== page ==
- Everyone should only cross the street at traffic lights, stop signs and pedestrian walkways.
- When walking with your toddler, make sure that you walk on the outside of the sidewalk and hold your toddler’s hand.
Furthermore, teach children to:
- Follow pedestrian rules: stop before stepping onto the road, look all ways before crossing (left, right, then left again) and listen for vehicles.
- Make eye contact with the drivers and ensure that they are visible to them.
- Follow the crossing guard’s instructions when crossing the street; they help ensure pedestrian safety.
- Be on the lookout for moving vehicles at driveway entrances, street corners, and alleys.
- Never cross between parked vehicles. Never jaywalk. know and respect road safety rules. ensuring everyone’s safety.
It is important to:
- stand away from traffic when waiting for the bus.
- stay in your seat, keep your head and arms inside the bus, and keep the aisle clear when the bus is moving.
- follow the bus driver’s instructions at all times.
- wait until the bus has come to a full stop and the doors have opened before standing up and getting off the bus.
- take 10 big steps ahead of the bus before crossing the street after getting off the bus.
- always cross in front of the bus, away from the danger zone so that you can make eye contact with the driver.
- wait for a signal from the driver and look both ways before crossing the street.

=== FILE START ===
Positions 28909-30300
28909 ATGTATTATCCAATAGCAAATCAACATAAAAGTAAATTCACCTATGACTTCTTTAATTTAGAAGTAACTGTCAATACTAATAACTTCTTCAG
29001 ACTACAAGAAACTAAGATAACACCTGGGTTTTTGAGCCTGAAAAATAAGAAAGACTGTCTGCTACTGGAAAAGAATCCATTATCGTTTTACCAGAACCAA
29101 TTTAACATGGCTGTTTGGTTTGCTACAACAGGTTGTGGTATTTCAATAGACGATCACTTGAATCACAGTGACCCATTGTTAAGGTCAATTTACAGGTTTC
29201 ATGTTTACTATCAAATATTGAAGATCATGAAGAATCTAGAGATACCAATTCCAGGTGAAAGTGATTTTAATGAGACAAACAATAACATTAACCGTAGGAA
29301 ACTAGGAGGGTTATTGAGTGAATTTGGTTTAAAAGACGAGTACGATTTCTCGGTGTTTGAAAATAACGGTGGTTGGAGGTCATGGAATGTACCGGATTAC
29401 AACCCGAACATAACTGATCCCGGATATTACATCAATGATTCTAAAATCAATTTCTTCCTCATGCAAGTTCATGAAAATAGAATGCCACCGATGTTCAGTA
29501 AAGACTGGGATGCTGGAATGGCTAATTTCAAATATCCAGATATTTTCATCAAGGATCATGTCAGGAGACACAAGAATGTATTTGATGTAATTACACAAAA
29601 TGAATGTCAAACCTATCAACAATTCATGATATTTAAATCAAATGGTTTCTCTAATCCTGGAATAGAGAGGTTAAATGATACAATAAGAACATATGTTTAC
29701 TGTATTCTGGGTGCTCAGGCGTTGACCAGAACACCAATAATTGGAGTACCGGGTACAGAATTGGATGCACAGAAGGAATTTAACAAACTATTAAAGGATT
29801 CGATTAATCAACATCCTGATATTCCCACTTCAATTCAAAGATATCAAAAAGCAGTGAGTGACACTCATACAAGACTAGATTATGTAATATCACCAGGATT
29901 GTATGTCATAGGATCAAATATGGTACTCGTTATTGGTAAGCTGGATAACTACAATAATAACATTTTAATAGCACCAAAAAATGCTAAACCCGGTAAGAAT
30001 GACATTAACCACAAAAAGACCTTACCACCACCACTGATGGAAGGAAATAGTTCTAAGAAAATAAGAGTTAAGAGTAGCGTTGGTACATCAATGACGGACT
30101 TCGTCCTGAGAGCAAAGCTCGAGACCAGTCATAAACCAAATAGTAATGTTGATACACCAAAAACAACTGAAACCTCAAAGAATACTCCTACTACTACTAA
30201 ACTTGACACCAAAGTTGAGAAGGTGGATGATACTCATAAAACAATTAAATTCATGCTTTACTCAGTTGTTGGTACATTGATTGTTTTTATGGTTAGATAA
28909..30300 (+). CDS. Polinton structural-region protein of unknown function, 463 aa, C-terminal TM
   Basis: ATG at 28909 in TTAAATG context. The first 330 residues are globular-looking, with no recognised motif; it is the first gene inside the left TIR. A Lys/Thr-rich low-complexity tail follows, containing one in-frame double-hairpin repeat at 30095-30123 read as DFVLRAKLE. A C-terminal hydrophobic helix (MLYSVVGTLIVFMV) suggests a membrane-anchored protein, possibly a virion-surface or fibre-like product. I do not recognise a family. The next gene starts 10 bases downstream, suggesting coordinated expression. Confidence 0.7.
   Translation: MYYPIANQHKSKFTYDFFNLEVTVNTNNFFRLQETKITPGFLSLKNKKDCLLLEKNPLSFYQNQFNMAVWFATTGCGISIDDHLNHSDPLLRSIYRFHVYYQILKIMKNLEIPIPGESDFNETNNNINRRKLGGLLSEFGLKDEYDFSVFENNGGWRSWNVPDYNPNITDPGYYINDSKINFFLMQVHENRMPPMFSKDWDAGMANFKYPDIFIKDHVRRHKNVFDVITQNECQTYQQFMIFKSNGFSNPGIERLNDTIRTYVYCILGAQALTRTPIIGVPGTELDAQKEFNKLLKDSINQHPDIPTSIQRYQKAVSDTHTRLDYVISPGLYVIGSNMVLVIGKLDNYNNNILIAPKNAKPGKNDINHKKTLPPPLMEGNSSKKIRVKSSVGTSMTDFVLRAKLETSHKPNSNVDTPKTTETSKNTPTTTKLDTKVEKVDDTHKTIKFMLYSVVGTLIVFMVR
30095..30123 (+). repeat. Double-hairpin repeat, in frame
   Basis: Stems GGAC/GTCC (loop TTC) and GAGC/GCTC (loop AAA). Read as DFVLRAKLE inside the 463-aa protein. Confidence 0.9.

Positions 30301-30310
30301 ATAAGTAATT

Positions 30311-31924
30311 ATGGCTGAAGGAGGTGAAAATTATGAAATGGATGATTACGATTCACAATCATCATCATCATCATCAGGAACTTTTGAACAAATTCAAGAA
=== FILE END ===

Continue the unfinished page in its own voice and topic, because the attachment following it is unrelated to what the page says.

- never cross the street or walk behind the bus.
Safety on wheels
Helmets are recommended when using tricycles, bicycles, in-line skates, skateboards and scooters.
- Make sure your helmet meets Quebec and Canadian safety standards. ASTM, CPSC, CSA or a Snell Foundation marking should appear on the helmet.
- The helmet should fit squarely on the top of the head to provide maximum protection.
- The distance between the eyebrow and the edge of the helmet should not exceed the width of 1 or 2 fingers.
- The chinstrap should be attached tightly and allow minimal movement of the helmet when the mouth is opened and closed.
- Never use a helmet that has been damaged. Do not buy a helmet at a garage sale or use one whose history is not known as damages may not be visible.
- At the beginning of the season, make sure the bicycle is the appropriate size for the user and in proper working order.
- Check brakes, tire pressure and reflectors.
- Wear bright clothing and have lights and reflectors on the bicycles to ensure that you are always visible to motorists, especially in the evening.
- Be on the lookout for pedestrians.
- Never double ride another passenger on your bicycle.
- Road safety rules apply to cyclists as well as motorists and pedestrians.
Skateboarding, inline-skating and scootering
- It is recommended to use this equipment in areas designated for the activity and not on busy streets.
- Wear helmets, elbow pads, kneepads and gloves.
- When on city streets make sure to follow road safety rules.
- Wear bright clothing to ensure that you are always visible to motorists.
- Be on the lookout for pedestrians.
- Never grasp and hang onto moving vehicles.
For more information about how to talk to your kids about road safety click here to hear tips from MCH Trauma Director Debbie Friedman.
The Montreal Children’s Hospital
2300 Tupper Street, Montréal (Québec) H3H 1P3
514 412-4400, extension 23310